BANDON — For 14 years Tom Roberts has been growing and building his nursery Driftwood Bonsai, a five acre tree farm, in Coos County. A former executive chef, restaurant owner and culinary instructor at Oregon Coast Culinary Institute, Roberts turned his passion from cooking to growing trees and immersing himself in the world of bonsai.
“I just feel like we’re attracted to beauty and we all have an appreciation for different kinds of beauty,” said Roberts. “I’ve always been a nature person and this is the kind of beauty I appreciate.”
Since being introduced to bonsai by longtime friend George Ahuna, Roberts has transformed his then vegetable garden to a plant nursery which now has thousands of trees varying in age and species including Western hemlock, Douglas fir, Shore pine, Sitka spruce and Vine maples.
“There are innumerable different kinds of trees that we can bonsai,” said Roberts. “There are traditional Japanese varieties which I grow many of them and like very much, but I think the real desire is to utilize your native trees which here we are particularly fortunate to have a lot of.”
With over 40 years in the culinary industry, Roberts, who graduated from The Culinary Institute of America in New York, said there are a lot of commonalities between cooking and horticulture.
“You’re taking raw ingredients and turning it into a prepared meal just like you’re taking a tree that has been grown in the ground transitioning it into a pot and manipulating it to look a certain way,” said Roberts. “It’s not at all that different.”
In bonsai, a careful attention to detail, patience and a host of gardening skills are needed to help navigate, shape and create different types of displays. For about four years, Roberts studied at Bonsai Mirai, an international school near Portland, under its founder Ryan Neil.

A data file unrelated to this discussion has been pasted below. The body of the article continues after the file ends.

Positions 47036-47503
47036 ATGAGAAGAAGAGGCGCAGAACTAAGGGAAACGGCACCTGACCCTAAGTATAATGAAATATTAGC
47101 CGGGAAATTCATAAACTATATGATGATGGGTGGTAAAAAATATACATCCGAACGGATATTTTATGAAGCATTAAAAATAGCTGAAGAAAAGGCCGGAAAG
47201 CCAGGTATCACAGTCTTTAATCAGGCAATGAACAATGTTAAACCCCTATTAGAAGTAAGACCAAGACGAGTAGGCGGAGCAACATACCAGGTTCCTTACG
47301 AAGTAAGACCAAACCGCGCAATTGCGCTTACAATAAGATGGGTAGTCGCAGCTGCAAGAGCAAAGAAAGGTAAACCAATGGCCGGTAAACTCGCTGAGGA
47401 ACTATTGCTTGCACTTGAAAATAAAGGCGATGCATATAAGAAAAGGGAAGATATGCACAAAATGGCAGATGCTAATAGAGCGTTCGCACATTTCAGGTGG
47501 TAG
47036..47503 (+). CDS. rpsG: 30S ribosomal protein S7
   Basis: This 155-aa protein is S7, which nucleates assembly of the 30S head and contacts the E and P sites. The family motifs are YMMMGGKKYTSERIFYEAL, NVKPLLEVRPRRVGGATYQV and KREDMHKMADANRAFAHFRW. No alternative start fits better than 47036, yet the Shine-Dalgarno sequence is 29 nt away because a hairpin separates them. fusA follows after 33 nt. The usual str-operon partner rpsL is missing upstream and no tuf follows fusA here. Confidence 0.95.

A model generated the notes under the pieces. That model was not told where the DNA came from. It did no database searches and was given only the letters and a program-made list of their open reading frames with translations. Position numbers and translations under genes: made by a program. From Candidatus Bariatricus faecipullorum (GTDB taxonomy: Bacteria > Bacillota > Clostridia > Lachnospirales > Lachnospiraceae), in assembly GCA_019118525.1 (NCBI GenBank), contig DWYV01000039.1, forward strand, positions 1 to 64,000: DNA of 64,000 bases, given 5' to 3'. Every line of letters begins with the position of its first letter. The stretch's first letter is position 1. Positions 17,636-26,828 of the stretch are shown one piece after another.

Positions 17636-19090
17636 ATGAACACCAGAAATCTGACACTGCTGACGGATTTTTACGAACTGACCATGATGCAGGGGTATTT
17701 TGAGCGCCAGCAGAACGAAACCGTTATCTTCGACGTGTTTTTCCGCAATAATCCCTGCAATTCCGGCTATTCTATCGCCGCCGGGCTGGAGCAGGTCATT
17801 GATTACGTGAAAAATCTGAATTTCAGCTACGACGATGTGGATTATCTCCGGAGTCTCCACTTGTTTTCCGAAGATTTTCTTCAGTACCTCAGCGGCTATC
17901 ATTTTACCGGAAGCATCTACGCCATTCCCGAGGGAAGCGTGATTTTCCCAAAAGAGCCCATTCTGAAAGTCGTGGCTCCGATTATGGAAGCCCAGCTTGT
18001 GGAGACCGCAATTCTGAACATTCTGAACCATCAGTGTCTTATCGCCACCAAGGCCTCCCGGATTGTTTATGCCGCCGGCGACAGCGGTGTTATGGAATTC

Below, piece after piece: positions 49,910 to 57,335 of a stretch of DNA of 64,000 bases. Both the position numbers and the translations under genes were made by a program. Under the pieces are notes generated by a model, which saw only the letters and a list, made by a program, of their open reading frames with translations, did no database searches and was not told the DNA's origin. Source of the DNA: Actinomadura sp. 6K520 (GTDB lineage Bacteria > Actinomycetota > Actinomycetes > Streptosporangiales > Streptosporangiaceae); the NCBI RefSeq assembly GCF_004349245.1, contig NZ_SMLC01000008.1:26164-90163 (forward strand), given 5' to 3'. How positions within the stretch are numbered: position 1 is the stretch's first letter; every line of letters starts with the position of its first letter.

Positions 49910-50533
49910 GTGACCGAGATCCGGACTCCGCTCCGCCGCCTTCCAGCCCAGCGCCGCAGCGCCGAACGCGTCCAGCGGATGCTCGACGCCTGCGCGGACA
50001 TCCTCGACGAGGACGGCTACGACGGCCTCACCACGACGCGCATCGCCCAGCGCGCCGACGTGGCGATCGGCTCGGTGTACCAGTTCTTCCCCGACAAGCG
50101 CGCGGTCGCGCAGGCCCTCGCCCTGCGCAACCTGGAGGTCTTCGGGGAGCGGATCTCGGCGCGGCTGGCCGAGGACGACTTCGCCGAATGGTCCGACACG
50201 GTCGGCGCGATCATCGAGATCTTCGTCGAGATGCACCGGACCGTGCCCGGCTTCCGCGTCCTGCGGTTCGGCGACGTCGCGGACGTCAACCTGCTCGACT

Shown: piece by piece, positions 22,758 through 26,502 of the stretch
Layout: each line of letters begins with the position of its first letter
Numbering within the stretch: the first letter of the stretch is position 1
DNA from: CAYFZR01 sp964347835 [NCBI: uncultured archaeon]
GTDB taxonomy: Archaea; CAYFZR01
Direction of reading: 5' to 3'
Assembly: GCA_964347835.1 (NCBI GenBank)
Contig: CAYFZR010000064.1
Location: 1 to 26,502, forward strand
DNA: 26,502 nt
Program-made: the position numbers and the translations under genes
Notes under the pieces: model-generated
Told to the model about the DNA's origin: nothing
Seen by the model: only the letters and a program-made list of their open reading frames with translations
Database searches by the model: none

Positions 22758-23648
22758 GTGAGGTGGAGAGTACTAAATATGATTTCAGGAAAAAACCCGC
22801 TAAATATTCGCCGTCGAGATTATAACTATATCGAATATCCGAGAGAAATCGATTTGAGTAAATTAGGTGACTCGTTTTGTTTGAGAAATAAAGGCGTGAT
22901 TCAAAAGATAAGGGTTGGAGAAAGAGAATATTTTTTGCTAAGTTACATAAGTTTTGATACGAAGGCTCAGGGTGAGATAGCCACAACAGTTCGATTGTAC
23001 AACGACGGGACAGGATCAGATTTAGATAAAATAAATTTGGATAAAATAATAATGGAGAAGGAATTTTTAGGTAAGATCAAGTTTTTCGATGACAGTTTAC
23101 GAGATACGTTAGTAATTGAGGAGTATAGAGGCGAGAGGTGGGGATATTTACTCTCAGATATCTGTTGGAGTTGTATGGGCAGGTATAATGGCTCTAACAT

“I think Ryan is the best bonsai teacher in the world,” he said. “I would go to Portland many times a year to study and lean how to develop my trees at such a high level.”
Looking to share his knowledge, Roberts has also begun teaching classes and holding work study groups of his own at both his nursery and the Pony Village Mall in North Bend. The classes he said are a great way for those interested in bonsai to learn more about the craft as well as gain some valuable, hands-experience.
In the past, Roberts said he had a former apprentice become a fulltime intern and curator at the National Bonsai Museum in Washington D.C. As of now, he is currently working with a couple of students from Bandon, but is hoping to get more youth involved in continuing on the bonsai tradition.
In addition to hosting study groups, working on his nursery and mentoring, Roberts said he is also working toward creating a public bonsai display for visitors and community members in Coos County. The display he said would highlight local artists and act as a major tourist attraction for the South Coast.
Over the years, Roberts said he’s been given trees from fellow bonsai enthusiasts who have passed away and would like to honor them by including their trees in the display.
“I started planting the trees and building the nursery up for the past 14 years,” said Roberts. “While I’ve only officially been doing it full time for a little over a year now one of my goals is really to make the South Coast a hub for bonsai culture in the U.S.”
For more information on what bonsai varieties are currently available at Driftwood Bonsai or looking to join a class, visit its website at http://www.driftwoodbonsai.com/.